It was only when I returned to Switzerland after all of this that I could really understand the meaning of my privilege, and it allowed me to make peace with my country. The journey did not end there, however. I notably walked 900km on the ‘Camino de Santiago’ in 2018, which allowed me to grieve and to reconnect with the simple joys of life. Today, I may not be as animated by the same carefree enthusiasm of my early twenties, but I have learned many valuable lessons along the way. It hasn’t always been easy, but I have never regretted for one second that crazy decision I made one day, which changed everything.
This blog is therefore the witness of my atypical journey. I initially started it to give news to my loved ones, and to try to make sense of my story. Through it, I have always tried to retrace not only my external wanderings, but also and especially all the ways in which my adventures over the years have changed my view of the world and myself. My writings can thus sometimes be very personal, as you may have already noticed. My only pretension is to present you with authentic stories, without trying to show you an idealised version of the nomadic way of life. In fact, I have not always nurtured it with the same assiduity, as I have often been caught up in other projects or distractions. Among those was the publication of a book (in French, soon to be translated in English), which traces the story of my very first trip, long before the birth of Sowanders. And for some time now, I have been preparing the sequel, the one that will get to the heart of all the workings behind the story I have just presented to you, and which will be called…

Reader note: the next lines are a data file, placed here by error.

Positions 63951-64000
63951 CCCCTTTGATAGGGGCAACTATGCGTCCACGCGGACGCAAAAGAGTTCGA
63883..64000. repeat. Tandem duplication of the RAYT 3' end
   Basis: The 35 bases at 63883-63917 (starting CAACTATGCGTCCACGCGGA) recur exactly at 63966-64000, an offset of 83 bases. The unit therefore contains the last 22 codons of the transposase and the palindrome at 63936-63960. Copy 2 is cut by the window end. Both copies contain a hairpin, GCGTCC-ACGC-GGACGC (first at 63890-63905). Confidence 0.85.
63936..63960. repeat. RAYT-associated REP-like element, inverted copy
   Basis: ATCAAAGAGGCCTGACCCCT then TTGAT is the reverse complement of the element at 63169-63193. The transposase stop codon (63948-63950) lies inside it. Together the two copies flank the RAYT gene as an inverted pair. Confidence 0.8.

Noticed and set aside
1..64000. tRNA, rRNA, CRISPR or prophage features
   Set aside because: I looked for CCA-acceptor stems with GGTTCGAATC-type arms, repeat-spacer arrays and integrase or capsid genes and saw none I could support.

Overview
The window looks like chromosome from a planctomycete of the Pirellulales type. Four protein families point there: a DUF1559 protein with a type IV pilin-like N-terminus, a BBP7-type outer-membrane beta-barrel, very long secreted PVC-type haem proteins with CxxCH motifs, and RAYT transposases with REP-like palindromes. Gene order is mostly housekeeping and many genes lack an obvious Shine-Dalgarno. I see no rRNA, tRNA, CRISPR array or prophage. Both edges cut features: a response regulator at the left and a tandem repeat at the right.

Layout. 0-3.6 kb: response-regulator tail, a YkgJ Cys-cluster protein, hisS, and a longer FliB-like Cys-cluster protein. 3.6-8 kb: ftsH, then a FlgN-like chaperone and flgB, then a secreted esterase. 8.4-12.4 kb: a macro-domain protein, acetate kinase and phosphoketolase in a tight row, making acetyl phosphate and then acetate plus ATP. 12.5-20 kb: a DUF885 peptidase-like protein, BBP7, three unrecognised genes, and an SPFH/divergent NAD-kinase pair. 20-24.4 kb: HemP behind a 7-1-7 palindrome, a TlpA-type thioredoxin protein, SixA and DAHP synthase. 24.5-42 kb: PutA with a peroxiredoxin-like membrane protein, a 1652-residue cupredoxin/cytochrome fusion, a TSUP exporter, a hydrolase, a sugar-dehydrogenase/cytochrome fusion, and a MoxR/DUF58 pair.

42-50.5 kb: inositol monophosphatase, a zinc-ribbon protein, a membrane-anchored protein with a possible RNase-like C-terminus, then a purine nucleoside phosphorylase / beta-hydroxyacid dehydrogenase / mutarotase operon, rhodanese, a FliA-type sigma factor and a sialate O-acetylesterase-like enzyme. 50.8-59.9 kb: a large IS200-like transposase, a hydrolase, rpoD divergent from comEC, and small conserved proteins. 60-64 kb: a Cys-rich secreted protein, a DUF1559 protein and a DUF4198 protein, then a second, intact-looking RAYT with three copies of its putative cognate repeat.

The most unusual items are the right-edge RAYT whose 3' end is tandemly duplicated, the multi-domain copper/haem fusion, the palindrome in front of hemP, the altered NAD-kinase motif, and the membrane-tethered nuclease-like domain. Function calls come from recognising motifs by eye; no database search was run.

This site allows you to easily switch from English to French, as it is fully translated in both languages.
If you want to be kept informed by email of my new posts, don’t hesitate to subscribe. I remain at your disposal for any remarks or questions you would like to share with me, either in the comments of my articles or by private messages. I am always happy to receive your feedback!
Welcome to my world!